984           not compatible with Perl. It can also be set by a (?U)  option  setting
985           within the pattern.
986    
987             PCRE_UTF8
988    
989           This  option  causes PCRE to regard both the pattern and the subject as
990           strings of UTF-8 characters instead of single-byte  character  strings.
991           However,  it is available only when PCRE is built to include UTF-8 sup-
992           port. If not, the use of this option provokes an error. Details of  how
993           this  option  changes the behaviour of PCRE are given in the section on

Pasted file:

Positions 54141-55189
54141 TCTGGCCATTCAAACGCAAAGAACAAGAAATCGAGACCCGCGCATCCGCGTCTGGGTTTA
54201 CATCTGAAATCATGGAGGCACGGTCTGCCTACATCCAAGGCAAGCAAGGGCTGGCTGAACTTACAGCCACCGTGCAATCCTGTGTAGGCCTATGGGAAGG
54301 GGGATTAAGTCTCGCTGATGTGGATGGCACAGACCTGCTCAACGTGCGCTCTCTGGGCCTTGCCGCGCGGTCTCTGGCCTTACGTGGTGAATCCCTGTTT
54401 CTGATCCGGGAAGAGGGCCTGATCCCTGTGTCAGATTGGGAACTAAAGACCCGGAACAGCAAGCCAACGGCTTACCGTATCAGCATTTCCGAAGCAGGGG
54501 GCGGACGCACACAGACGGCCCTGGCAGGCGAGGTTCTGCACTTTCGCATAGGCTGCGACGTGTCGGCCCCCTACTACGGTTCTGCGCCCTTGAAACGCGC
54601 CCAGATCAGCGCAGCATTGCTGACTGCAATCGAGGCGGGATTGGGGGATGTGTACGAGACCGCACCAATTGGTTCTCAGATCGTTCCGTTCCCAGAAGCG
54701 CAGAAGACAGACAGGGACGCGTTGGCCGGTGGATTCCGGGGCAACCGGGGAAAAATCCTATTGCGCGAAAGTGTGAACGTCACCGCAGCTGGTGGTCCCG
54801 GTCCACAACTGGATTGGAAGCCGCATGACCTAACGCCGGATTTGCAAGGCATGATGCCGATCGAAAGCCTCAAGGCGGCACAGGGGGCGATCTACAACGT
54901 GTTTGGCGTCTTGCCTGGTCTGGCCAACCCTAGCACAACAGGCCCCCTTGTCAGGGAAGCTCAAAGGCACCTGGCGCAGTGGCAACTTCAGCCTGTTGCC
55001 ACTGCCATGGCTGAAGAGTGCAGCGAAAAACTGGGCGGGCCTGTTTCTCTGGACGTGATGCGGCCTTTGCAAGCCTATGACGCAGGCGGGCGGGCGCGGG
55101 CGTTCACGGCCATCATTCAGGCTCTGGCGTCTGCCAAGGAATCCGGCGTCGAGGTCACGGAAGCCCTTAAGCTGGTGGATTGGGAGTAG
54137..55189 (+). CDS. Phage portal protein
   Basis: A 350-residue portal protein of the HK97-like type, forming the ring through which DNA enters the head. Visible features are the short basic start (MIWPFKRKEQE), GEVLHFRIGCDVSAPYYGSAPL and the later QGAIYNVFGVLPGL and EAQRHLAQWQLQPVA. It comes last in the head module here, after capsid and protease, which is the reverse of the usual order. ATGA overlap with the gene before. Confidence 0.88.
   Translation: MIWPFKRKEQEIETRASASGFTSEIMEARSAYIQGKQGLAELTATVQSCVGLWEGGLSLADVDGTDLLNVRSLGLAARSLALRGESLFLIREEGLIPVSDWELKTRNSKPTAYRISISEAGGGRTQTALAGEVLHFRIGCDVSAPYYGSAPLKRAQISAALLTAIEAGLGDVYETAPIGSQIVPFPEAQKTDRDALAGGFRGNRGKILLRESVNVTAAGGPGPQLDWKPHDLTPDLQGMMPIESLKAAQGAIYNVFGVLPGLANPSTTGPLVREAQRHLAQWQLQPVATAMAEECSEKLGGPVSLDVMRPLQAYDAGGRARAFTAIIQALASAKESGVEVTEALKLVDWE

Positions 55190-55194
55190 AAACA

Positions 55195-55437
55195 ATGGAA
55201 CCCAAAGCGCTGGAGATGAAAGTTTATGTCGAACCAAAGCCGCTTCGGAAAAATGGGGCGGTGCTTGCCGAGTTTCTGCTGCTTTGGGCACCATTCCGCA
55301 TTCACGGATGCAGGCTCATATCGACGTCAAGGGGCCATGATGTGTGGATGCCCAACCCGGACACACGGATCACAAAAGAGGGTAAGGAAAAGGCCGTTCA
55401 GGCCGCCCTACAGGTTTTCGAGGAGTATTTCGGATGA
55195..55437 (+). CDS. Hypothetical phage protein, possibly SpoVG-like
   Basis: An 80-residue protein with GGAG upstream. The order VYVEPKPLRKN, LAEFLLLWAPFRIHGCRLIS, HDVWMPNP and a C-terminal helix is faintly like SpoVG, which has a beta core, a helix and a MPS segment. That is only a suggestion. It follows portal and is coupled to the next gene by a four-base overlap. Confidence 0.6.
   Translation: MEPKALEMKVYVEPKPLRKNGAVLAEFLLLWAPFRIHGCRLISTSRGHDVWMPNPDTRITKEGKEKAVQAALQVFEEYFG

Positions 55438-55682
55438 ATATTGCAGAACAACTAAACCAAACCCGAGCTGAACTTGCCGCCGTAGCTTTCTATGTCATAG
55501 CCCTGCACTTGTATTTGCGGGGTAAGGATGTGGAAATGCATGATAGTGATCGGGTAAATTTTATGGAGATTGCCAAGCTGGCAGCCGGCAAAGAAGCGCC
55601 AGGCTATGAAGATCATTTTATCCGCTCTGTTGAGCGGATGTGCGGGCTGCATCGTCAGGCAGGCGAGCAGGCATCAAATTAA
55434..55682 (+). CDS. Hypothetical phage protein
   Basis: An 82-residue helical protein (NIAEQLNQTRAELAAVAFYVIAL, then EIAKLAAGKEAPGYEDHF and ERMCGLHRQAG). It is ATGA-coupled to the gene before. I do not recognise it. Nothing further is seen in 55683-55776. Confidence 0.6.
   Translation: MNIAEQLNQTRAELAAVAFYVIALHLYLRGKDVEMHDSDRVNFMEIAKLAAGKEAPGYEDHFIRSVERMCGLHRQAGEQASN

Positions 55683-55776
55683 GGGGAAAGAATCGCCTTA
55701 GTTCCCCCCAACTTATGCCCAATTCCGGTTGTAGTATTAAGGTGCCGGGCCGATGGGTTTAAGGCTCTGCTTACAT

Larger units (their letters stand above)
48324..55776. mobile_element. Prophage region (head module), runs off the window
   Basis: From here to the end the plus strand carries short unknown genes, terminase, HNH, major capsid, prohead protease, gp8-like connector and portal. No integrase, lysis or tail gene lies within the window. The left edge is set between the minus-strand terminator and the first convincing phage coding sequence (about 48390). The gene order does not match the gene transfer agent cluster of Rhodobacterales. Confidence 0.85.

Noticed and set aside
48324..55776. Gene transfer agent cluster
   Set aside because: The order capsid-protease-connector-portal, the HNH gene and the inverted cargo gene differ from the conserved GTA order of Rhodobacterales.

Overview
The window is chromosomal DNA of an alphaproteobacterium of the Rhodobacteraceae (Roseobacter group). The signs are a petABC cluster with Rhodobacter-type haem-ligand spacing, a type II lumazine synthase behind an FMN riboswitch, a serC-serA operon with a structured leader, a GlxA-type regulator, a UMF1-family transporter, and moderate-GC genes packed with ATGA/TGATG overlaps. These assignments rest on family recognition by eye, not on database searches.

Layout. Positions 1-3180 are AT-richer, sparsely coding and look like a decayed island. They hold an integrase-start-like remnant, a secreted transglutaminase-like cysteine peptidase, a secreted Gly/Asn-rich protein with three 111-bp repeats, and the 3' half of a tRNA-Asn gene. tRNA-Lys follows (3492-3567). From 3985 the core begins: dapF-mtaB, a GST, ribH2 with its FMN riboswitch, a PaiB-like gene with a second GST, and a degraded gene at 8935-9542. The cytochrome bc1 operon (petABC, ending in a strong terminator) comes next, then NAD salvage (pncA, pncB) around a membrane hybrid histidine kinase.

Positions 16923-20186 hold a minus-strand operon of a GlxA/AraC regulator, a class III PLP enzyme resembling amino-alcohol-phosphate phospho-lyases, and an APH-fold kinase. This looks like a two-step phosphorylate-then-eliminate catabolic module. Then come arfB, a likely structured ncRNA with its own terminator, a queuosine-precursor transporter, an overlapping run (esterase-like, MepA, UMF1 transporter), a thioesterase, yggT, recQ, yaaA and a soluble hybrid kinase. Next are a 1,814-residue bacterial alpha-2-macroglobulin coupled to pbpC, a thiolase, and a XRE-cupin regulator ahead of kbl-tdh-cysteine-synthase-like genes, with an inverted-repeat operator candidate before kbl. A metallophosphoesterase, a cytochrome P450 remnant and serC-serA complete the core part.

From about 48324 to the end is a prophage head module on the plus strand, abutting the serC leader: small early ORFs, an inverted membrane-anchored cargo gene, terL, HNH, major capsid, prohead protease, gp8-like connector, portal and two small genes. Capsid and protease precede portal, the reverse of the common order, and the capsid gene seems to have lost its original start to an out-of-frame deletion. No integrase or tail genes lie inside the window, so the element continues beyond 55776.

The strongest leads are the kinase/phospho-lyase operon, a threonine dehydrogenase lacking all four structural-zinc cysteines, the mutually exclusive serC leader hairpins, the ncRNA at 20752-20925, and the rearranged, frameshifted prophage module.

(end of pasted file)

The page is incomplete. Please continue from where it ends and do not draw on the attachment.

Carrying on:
994           UTF-8 support in the main pcre page.
995    
996             PCRE_NO_UTF8_CHECK
997    
998           When PCRE_UTF8 is set, the validity of the pattern as a UTF-8 string is
999           automatically  checked. If an invalid UTF-8 sequence of bytes is found,
1000           pcre_compile() returns an error. If you already know that your  pattern
1001           is  valid, and you want to skip this check for performance reasons, you
1002           can set the PCRE_NO_UTF8_CHECK option. When it is set,  the  effect  of
1003           passing an invalid UTF-8 string as a pattern is undefined. It may cause
1004           your program to crash.  Note that this option can  also  be  passed  to
1005           pcre_exec()  and pcre_dfa_exec(), to suppress the UTF-8 validity check-
1006           ing of subject strings.
1007    
1008    
1009    COMPILATION ERROR CODES
1010    
1011           The following table lists the error  codes  than  may  be  returned  by